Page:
Just a month after taking delivery of the world’s biggest lithium-ion battery installation from Tesla, grid officials in South Australia are crediting the system with record response times after it successfully smoothed out two major power outages over a three-week period in December.
Tesla founder Elon Musk had famously promised to deliver a 100-megawatt-hour emergency backup system within 100 days or supply it for free, after severe storms caused blackouts affecting 1.7 million South Australians and Prime Minister Malcolm Turnbull wrongly blamed the incident on the state’s rapid adoption of solar and wind generation. “Tesla will get the system installed and working 100 days from contract signature or it is free,” Musk tweeted last year, in a March 10 conversation with Australian tech billionaire Mike Cannon-Brookes. “That serious enough for you?”
“You’re on, mate,” Cannon-Brookes replied. “Give me 7 days to try sort out politics & funding. DM me a quote for approx 100MW cost—mates rates!”
Tesla completed the 100 MW/129 MWh system on time in November, despite grumbling that Musk’s high-stakes offer had diverted production from the company’s electric vehicle and stationary battery production lines. The finished product arrived just in time, as Australia’s summer season began to test the resilience of the country’s coal-dependent power grid.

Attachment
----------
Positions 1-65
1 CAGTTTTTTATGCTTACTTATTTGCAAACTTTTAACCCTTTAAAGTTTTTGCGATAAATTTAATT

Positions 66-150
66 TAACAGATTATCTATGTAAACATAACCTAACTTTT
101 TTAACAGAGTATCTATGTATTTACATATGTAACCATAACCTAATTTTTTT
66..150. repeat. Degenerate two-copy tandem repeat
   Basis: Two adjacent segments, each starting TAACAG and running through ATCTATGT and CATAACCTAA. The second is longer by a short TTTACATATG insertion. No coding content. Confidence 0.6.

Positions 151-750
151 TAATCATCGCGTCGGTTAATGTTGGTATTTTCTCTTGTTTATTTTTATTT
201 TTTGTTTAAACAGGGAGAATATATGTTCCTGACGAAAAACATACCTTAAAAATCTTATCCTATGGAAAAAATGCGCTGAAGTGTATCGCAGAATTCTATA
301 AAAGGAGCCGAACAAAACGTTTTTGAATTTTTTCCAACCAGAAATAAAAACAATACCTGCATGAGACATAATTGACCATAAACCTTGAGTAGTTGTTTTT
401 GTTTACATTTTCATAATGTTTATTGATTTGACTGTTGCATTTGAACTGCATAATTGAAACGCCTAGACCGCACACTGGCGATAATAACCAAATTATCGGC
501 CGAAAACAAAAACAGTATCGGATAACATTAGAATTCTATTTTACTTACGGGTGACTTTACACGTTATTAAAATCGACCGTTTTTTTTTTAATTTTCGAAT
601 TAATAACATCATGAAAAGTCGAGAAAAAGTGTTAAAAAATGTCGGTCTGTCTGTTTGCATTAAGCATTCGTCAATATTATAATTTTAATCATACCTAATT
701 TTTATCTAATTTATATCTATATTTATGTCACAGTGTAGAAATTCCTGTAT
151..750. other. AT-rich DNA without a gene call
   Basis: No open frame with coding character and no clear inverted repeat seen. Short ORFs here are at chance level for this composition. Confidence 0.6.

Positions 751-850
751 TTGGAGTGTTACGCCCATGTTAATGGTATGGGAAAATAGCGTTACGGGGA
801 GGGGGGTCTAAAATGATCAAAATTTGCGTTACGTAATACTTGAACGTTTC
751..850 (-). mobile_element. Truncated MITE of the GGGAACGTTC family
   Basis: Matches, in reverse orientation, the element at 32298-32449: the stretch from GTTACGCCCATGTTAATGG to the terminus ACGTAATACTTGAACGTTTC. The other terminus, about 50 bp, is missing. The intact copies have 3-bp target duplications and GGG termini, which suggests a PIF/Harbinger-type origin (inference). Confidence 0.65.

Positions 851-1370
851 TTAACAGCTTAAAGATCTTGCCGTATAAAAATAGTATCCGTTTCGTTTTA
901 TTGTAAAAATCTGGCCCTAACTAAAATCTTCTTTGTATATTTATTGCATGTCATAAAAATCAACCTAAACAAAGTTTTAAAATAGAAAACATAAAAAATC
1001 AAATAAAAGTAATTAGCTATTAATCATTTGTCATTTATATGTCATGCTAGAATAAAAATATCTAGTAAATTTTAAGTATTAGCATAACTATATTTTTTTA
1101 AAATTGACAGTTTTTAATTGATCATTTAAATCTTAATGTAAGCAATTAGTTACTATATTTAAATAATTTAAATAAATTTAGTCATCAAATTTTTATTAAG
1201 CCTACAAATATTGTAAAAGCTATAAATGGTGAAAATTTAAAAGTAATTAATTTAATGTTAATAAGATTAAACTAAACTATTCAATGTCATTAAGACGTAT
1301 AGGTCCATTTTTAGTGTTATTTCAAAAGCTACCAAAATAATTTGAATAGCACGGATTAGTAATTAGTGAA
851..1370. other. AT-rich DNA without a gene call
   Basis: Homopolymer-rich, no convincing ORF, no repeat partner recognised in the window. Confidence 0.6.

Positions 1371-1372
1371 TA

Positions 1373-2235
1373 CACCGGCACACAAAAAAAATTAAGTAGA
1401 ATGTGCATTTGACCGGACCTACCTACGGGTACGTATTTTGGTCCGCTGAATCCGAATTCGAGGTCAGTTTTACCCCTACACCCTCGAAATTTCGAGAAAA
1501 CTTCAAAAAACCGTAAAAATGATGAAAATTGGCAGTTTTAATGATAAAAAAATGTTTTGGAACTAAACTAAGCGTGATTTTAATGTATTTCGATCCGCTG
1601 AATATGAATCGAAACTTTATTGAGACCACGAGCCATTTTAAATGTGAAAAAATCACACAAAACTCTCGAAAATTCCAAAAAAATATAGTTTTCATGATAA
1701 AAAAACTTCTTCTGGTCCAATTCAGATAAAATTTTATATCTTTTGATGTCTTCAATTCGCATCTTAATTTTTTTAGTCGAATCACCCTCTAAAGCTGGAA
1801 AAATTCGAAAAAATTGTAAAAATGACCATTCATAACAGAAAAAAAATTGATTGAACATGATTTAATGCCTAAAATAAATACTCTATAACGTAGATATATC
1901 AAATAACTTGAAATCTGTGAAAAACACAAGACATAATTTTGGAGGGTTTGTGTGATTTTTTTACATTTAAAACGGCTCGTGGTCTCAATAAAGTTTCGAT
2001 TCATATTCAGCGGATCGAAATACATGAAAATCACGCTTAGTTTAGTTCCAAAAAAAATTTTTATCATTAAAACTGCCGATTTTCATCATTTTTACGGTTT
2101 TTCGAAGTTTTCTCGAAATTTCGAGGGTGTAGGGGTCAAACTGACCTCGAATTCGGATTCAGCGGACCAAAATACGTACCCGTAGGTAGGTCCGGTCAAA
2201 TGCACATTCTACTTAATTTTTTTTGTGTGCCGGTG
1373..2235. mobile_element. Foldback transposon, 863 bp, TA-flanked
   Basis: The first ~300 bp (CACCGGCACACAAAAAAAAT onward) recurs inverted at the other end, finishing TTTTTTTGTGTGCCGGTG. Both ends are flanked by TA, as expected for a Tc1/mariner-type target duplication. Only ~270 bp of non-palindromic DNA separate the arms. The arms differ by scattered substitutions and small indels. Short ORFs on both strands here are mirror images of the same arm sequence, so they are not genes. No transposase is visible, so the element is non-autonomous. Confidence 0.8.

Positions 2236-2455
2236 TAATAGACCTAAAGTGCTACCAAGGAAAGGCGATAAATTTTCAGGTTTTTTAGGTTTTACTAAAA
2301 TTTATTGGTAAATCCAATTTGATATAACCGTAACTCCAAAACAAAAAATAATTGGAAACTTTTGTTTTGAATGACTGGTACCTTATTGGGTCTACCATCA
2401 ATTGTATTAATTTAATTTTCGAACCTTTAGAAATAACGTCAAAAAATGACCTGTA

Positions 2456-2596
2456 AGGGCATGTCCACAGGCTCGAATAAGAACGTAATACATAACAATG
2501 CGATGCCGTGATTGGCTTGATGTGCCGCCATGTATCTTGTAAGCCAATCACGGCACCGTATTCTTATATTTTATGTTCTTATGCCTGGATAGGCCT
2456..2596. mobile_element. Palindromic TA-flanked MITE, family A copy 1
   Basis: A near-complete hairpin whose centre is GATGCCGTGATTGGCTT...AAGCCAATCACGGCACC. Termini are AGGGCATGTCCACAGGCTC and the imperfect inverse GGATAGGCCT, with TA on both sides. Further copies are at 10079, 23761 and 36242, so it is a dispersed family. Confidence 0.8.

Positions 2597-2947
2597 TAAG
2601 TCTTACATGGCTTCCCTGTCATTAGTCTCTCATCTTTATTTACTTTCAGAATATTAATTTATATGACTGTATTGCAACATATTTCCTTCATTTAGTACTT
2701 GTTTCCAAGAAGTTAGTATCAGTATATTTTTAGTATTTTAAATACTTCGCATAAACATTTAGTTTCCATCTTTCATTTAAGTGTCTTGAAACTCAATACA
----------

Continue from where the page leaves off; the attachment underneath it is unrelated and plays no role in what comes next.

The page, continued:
“In the past three weeks alone, the Hornsdale Power Reserve has smoothed out at least two major energy outages, responding even more quickly than the coal-fired backups that were supposed to provide emergency power,” the Washington Post wrote December 26.
“Tesla’s battery last week kicked in just 0.14 seconds after one of Australia’s biggest plants, the Loy Yang facility in the neighbouring state of Victoria, suffered a sudden, unexplained drop in output,” the paper stated, citing a report in the International Business Times. “And the week before that, another failure at Loy Yang prompted the Hornsdale battery to respond in as little as four seconds—or less, according to some estimates—beating other plants to the punch.”
By comparison, a traditional power turbine takes up to 10 minutes a ramp up—a crucial difference for a grid on the brink of collapse.
The battery collects off-peak electricity from the nearby Hornsdale wind farm, sufficient to supply short-term power for 30,000 Australian homes, the Post noted. While the system isn’t designed as a long-term supply source, it can stabilize a renewable energy-based grid when the sun isn’t shining or the wind isn’t blowing—and deliver the same kind of resilience for a mixed or fossil-based system during periods of peak demand.
“When you think about energy storage, it’s not a [power] generation resource,” said Stephen Coughlin, vice president of energy storage platforms at the Arlington, Virginia-based AES Corporation. “What it’s really doing is providing a much-needed injection of reliability and resiliency into the network overall.”